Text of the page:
Besides, structural adjustment, programs were also undertaken in public sector simultaneously which are as follows : 

a) In order to improve and provide the need felt extension services to the farmers at the grass root level, agricultural extension services were strengthened through introduction of "Agricultural Support Service System" in accordance with the provisions of New Agricultural Extension Policy (NAEP); and

(b) In order to conduct uniform and coordinated research activities, agricultural research system was strengthened following the provision of National Agricultural Research System (NARS) through bringing ten primary research institutes under it with Bangladesh Agricultural Research Council (BARC) at the apex.

The process of structural adjustments in agriculture sector has been still going on in Bangladesh. The observed structural adjustments like liberalization of investment in minor irrigation sector, privatization of trade in fertilizer, liberalization of trade and foreign exchange have already started to effect favorable impact in the agriculture sector. It is expected that such favorable trend will continue to prevail in future also.
Major Policy Directions In order to realize the objectives and targets of the FFYP (1997-2002), the Government will pursue the following major policy directions with a view to making the country self-sufficient in food production and ensure dependable food security for all.  an appropriate policy framework for sustainable development of farm mechanization and commercialization of agriculture; the agricultural research institutes will strengthen research in order to render full support for augmenting breeder seeds of new variety; decision to restructure BADC has already been taken by the Government which has considerably been downside, BADC will continue to support private sector development; increased use of organic and bio-fertilizers in association with the popularization of the use of DAP, blended fertilizer (NPK) and urea super granule (USG) will be pursued with a view to reducing pressure on urea and improving soil fertility; establishment of an appropriate institutional system to ensure the availability of agricultural credit in time.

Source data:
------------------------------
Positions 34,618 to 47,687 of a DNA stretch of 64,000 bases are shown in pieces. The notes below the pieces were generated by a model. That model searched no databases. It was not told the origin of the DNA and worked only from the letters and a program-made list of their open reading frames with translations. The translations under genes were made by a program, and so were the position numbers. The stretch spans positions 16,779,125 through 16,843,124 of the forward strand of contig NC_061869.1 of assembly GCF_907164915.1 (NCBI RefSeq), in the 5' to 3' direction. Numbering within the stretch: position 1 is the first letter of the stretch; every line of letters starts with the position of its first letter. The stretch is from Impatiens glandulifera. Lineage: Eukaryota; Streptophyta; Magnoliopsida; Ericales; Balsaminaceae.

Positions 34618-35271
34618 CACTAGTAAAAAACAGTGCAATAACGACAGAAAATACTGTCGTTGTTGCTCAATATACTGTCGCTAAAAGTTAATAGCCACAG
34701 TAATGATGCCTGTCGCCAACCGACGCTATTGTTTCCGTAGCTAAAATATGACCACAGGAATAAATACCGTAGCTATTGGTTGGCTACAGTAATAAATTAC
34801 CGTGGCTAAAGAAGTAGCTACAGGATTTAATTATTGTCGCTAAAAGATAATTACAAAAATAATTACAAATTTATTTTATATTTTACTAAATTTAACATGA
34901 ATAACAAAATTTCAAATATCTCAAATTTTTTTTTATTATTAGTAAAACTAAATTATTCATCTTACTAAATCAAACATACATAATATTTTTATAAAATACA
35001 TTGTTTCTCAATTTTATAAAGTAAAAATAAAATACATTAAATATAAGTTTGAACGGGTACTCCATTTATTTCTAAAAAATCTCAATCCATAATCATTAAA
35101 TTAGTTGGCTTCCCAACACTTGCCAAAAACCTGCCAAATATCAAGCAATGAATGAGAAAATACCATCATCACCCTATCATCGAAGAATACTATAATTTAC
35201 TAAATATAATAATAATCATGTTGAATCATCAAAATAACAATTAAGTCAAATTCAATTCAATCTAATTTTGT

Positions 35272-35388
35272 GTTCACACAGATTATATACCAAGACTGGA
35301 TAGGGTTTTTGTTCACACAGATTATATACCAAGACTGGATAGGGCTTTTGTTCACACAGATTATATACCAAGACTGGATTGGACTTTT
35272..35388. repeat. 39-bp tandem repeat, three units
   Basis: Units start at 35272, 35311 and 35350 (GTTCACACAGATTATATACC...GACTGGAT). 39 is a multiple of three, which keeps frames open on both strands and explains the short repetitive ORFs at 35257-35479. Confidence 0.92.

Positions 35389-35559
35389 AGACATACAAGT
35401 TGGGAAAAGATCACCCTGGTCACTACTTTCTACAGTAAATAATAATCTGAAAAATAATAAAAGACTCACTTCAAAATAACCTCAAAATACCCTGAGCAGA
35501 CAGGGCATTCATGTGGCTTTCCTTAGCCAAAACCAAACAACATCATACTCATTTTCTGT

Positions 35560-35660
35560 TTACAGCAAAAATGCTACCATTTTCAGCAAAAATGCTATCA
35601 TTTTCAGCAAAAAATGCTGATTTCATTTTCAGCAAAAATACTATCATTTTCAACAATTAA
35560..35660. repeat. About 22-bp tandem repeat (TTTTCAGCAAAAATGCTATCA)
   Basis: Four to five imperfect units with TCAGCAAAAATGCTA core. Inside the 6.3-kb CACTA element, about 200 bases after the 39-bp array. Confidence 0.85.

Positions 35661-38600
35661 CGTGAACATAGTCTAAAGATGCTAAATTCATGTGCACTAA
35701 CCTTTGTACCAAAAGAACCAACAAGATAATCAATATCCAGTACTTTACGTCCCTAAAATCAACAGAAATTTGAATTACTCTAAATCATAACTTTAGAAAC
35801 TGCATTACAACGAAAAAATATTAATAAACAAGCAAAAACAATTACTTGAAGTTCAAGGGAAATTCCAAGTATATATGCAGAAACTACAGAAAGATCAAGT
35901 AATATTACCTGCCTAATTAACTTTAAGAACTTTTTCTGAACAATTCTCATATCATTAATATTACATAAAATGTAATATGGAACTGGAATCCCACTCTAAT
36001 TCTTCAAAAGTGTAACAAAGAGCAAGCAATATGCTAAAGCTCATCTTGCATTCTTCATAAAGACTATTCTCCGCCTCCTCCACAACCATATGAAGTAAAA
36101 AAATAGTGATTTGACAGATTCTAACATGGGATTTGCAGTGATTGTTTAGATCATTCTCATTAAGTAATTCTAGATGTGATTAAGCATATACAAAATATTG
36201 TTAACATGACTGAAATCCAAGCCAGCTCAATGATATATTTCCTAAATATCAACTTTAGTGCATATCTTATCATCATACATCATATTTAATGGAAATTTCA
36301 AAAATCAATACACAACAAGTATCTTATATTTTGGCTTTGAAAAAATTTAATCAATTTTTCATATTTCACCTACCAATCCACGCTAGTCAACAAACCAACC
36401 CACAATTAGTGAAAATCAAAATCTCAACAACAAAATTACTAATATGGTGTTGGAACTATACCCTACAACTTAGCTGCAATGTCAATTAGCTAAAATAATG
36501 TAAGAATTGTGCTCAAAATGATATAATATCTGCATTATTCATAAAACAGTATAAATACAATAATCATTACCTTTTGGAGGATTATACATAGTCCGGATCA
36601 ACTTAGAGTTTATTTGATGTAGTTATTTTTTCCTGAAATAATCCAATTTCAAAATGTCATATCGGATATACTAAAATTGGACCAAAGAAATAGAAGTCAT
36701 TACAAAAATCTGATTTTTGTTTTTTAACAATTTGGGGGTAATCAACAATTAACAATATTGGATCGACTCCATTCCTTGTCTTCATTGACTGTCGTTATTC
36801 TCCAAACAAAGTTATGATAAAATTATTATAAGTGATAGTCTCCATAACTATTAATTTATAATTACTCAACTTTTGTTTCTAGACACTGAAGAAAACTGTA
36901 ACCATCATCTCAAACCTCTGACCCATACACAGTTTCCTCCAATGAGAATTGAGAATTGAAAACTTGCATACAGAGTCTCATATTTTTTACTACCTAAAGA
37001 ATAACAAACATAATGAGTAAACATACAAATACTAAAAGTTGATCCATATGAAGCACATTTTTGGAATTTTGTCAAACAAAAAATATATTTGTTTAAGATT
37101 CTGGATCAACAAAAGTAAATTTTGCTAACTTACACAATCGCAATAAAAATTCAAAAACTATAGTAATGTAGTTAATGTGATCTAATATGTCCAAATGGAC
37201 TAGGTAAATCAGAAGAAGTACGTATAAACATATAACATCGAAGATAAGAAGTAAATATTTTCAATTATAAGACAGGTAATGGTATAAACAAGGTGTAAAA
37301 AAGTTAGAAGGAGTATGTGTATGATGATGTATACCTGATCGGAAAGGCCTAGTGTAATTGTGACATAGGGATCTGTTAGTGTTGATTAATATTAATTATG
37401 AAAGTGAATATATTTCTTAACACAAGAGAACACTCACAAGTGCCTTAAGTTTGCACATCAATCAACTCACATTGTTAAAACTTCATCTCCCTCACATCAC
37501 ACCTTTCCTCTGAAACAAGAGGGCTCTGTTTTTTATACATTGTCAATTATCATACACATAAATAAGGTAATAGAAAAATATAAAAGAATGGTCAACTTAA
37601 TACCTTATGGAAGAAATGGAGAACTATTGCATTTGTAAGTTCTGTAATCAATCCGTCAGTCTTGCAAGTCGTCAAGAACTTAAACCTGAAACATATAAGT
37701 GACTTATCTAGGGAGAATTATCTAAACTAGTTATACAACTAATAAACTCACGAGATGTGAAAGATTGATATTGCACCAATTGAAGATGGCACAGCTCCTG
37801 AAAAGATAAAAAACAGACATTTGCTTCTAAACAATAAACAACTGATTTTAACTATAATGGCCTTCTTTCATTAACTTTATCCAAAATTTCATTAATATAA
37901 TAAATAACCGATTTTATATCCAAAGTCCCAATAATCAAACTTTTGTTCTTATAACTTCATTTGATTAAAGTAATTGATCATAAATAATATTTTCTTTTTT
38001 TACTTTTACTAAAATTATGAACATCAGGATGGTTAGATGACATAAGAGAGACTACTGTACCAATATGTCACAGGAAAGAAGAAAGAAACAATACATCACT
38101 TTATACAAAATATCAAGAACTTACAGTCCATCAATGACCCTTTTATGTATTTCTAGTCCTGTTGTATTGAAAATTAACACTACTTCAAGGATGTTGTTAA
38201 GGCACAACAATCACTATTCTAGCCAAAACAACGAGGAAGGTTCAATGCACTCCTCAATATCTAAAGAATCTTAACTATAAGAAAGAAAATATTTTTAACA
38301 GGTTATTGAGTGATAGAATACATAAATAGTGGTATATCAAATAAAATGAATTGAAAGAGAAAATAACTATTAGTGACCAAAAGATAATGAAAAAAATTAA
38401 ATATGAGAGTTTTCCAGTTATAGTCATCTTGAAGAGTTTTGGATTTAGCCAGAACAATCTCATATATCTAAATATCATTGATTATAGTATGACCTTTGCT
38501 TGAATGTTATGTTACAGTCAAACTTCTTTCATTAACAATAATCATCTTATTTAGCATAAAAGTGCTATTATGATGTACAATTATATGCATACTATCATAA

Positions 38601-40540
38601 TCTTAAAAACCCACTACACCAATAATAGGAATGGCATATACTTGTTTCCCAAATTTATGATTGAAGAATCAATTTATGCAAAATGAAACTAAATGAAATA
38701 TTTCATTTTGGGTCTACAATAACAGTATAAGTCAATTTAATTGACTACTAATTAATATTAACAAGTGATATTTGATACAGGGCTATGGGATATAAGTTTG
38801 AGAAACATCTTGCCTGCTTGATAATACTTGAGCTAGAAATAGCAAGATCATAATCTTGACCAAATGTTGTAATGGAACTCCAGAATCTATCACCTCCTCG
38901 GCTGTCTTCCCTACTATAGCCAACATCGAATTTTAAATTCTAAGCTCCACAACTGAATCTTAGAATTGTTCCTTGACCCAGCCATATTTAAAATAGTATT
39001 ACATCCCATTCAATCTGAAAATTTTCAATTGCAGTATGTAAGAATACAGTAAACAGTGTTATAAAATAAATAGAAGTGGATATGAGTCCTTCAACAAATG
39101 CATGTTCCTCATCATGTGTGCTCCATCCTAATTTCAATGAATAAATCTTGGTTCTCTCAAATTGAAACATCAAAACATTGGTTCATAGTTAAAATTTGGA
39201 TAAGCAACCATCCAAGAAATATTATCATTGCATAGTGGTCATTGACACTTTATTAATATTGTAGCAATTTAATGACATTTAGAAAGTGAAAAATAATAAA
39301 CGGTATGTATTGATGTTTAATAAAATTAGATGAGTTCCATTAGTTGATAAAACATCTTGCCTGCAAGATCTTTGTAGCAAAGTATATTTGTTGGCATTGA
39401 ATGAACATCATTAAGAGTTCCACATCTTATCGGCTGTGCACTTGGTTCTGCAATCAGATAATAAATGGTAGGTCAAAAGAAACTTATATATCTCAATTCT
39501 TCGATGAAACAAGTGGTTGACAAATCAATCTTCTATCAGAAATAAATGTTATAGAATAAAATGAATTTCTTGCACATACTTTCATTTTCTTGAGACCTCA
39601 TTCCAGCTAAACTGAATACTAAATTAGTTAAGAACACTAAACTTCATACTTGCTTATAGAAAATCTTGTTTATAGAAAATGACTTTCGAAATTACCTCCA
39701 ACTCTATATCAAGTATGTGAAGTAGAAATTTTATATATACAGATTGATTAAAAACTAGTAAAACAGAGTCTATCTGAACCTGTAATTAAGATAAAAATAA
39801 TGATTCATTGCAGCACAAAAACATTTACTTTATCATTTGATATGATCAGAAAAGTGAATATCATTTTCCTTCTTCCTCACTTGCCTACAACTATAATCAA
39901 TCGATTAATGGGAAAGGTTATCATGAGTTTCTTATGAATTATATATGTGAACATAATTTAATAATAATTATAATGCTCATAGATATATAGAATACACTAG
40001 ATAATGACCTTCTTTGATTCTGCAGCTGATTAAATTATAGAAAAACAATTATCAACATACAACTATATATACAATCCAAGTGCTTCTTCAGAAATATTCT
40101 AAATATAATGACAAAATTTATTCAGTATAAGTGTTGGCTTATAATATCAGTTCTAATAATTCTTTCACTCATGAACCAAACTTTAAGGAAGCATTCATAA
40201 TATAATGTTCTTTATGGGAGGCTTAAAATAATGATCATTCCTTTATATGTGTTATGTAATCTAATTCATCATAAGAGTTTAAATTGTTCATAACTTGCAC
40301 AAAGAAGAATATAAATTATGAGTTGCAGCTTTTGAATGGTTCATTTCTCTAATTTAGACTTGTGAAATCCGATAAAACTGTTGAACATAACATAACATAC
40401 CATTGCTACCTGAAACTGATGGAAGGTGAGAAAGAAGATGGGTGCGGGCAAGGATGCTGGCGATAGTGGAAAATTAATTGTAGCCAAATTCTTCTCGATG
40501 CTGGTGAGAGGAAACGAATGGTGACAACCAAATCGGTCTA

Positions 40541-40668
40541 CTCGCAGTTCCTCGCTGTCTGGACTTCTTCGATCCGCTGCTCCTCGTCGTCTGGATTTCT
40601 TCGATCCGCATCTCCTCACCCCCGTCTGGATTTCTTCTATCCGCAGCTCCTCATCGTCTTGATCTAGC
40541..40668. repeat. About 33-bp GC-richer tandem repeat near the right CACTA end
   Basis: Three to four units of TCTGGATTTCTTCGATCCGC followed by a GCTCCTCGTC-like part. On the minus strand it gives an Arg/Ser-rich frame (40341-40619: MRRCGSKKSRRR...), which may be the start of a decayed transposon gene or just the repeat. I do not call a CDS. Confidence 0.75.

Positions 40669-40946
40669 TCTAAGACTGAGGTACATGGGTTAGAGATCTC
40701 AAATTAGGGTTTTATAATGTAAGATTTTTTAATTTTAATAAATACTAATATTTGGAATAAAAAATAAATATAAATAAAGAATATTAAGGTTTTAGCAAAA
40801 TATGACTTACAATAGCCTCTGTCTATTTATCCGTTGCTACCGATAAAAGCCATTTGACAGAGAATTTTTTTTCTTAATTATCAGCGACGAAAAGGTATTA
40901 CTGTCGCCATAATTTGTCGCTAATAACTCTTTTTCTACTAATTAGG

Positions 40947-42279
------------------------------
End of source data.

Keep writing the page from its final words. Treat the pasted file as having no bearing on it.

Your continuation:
Agricultural Development Strategy The present Government has accorded highest priority to the agriculture sector. The commitments in this respect are reflected in the National Agriculture Policy (NAP)of 1999 , that includes :

(i) timely supply of agricultural inputs at affordable prices, (ii) appropriate action plan for agricultural credit and marketing of agricultural products, (iii) Government support to agriculture, (iv) priority for the development of agro-based small and medium industries, (v) Enhanced rate of private sector- participation in different sectors of agriculture i.e. seeds, fertilizer, agro-machinery and also in establishing agribusiness. (vi) Agricultural Mechanization (vii) Pest Management (viii) Greater coordination between the Government, NGOS and Private sector (ix) Food based Nutrition (x) Environmental Protection in Agriculture and finally involvement of Women in Agriculture. Bangladesh Agriculture is now in the process of transformation from subsistence farming into commercial farming. Meanwhile, Bangladesh has already entered into the European Market for export of vegetables and other high value crops. This process opens a vista to private sector investment in the areas of production of high value crops, production of seeds (especially hybrid seeds), of chemical and blended fertilizers, agro-processing enterprises, etc. The policy reforms that have taken place offer greater scope and opportunities for private sector participation and a suitable environment towards promoting agro-business and investment.